Shooting the Moon by Frances O'Roark Dowell is about a 12 year-old girl, who has been raised "army." Her father is a colonel and her brother has just enlisted. The unique twist in this book is that the super patriotic colonel does not want his son to go to Vietnam.
This thought provoking novel about the Vietnam era manages to avoid political agendas, giving poignant insight into the emotions of the time. Highly Recommended.
The Naked Mole Rat Letters by Mary Amato tells the story of Frankie (Francine) and her efforts to keep her father from having a romantic relationship. Never fear! The father is widowed, not divorced, the family is church-going, and Frankie's maze of lies and deceit catches up with her in the end. Amato tells a fabulous story of familial love and small town closeness. I have to recommend any book that incorporates both naked mole rats and hammer dulcimers. Highly Recommended.
A Crooked Kind of Perfect by Linda Urban is the quirky tale of Zoe, would-be concert pianist. Her loving and somewhat agoraphobic father buys her a wheezy electric organ instead. This book has several endearing plot lines, but my personal favorite would be Zoe's discovery of how full your life can be, even without brand name clothing. Highly Recommended.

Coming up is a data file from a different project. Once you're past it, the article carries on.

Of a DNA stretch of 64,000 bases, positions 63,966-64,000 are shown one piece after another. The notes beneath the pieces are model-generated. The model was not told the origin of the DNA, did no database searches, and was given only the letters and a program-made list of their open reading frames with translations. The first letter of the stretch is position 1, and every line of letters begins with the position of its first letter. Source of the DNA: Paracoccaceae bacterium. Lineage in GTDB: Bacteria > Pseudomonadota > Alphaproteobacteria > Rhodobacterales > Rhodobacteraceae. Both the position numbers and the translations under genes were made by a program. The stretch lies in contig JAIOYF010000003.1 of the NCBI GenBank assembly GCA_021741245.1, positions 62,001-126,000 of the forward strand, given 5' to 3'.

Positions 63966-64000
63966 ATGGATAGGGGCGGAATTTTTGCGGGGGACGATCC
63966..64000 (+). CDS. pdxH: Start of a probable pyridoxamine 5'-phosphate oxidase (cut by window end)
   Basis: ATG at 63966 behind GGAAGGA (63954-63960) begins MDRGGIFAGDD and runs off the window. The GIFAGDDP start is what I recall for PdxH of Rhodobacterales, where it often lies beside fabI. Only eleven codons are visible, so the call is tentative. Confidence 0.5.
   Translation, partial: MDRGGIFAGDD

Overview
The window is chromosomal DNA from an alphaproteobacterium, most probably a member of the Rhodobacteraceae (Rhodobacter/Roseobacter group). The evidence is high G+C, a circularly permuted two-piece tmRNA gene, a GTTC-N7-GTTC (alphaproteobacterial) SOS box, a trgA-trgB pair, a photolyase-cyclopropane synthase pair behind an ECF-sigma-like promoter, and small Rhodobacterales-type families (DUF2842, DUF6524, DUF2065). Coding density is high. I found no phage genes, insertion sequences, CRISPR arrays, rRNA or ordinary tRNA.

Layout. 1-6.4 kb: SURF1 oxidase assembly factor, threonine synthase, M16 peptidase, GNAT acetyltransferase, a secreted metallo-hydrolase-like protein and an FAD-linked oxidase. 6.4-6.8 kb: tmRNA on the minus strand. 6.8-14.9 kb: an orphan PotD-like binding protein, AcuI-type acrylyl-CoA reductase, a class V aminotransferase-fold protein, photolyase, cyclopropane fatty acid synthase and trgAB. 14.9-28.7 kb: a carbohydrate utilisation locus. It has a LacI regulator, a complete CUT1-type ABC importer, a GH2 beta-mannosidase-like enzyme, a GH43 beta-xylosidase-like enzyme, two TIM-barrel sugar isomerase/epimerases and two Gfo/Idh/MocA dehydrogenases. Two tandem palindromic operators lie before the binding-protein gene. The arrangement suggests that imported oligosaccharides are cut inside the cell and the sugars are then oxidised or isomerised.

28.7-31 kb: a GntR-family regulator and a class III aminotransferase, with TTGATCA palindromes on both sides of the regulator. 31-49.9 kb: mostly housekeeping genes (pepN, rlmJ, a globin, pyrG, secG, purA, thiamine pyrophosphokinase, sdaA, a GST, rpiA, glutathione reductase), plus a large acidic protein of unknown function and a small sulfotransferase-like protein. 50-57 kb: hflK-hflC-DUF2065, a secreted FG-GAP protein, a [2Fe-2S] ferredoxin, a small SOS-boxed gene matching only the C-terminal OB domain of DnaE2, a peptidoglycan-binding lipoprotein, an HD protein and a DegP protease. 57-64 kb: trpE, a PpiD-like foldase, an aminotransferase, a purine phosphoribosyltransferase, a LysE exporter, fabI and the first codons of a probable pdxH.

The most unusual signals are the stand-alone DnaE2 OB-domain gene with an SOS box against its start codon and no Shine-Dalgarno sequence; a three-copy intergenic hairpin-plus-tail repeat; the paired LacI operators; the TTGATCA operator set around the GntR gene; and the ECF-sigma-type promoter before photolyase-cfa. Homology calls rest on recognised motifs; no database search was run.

The Thing About Georgie by Lisa Graff is...now don't spoil this for your kids...Georgie is a dwarf. His parents are both professional musicians, and the length of his arms prevents him from playing any instruments. When Georgie finds out that he is to be a big (yet little) brother, Georgie struggles with the knowledge that he isn't exactly what his parents were looking for in a child, but learns that he is everything they ever wanted. Highly Recommended.